Sex Work and Online Platforms: What Should Regulation Do?

Journal of Entrepreneurship and Public Policy

24 Pages Posted: 25 Jan 2021

See all articles by Nick Cowen

Nick Cowen

School of Social and Political Sciences, University of Lincoln; New York University School of Law

Rachela Colosi

University of Lincoln

Date Written: October 23, 2020

Abstract

Purpose: Assess the impact of online platforms on the sex industry, focusing specifically on direct sex work, and evaluate what approaches to platform regulation is likely to align with the interests of sex workers.

Design/methodology/approach: A review of interdisciplinary conceptual and empirical literature on sex work combined with analysis of key issues using a transaction cost framework.

Findings: Online platforms generally make sex work safer. Regulation aimed at preventing platforms from serving sex workers is likely to harm their welfare.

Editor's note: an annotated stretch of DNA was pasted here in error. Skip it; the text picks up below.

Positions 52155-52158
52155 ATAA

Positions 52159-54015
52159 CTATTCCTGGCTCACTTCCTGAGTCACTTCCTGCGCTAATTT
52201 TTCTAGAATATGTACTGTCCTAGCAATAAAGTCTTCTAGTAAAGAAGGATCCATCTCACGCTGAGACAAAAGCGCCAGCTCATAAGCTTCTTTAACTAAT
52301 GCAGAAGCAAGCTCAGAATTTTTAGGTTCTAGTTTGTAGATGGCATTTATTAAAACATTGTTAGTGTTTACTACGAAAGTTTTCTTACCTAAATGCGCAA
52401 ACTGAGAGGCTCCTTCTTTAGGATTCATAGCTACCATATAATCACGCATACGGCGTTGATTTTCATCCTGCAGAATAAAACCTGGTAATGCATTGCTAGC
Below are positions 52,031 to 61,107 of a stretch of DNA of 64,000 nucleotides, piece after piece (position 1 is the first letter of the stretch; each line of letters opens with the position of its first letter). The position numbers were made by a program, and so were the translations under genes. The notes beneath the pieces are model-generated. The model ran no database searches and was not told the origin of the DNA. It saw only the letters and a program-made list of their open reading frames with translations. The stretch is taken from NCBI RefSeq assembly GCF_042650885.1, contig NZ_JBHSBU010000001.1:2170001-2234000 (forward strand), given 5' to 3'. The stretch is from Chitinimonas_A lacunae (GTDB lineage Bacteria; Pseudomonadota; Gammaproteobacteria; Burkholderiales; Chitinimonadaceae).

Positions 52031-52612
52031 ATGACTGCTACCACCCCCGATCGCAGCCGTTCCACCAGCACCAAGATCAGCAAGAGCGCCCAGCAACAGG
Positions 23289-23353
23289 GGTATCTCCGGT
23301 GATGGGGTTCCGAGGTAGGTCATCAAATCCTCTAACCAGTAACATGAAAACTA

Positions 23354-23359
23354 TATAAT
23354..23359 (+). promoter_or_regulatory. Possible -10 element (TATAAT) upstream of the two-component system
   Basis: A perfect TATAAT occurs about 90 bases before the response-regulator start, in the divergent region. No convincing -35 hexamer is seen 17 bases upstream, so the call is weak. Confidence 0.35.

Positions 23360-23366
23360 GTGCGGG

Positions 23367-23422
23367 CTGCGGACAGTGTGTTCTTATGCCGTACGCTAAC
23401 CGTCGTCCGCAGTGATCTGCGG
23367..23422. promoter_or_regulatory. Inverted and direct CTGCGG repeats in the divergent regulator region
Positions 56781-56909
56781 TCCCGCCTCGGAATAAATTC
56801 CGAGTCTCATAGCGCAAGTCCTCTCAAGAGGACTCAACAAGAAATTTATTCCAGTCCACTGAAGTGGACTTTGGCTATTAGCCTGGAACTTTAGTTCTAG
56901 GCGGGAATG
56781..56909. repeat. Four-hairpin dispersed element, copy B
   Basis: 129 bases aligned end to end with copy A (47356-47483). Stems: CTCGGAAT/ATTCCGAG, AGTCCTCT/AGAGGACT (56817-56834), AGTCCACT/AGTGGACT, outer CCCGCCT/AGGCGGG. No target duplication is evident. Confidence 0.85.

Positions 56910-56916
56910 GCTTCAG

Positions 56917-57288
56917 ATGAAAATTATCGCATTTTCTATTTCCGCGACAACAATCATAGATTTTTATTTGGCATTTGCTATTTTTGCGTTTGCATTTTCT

Research limitations/implications: Regulation of online platforms should take great care to differentiate coercive sex from consensual sex work, and allow sex workers to experiment with governance mechanisms provided by entrepreneurs.

Originality/value: The paper demonstrates how a transactions costs approach to market behavior as applied to personal services like ridesharing can also shed light on the challenges that sex workers face, partly as a result of criminalization, and the dangers of over-regulation.
Introduction

Keywords: Sex Work, Transaction Costs, Online Platforms, FOSTA-SESTA, Feminism, Common Carriers

JEL Classification: L14, L86, L84, E26, Y80

Suggested Citation

Cowen, Nick and Colosi, Rachela, Sex Work and Online Platforms: What Should Regulation Do? (October 23, 2020). Journal of Entrepreneurship and Public Policy, Available at SSRN: https://ssrn.com/abstract=3717638

Nick Cowen (Contact Author)

School of Social and Political Sciences, University of Lincoln ( email )

Lincoln LN2
United Kingdom

HOME PAGE: http://https://ulincoln.academia.edu/NickCowen

New York University School of Law ( email )

40 Washington Square South
New York, NY 10012-1099
United States

HOME PAGE: http://www.law.nyu.edu/

Rachela Colosi

University of Lincoln ( email )

Lincoln
United Kingdom

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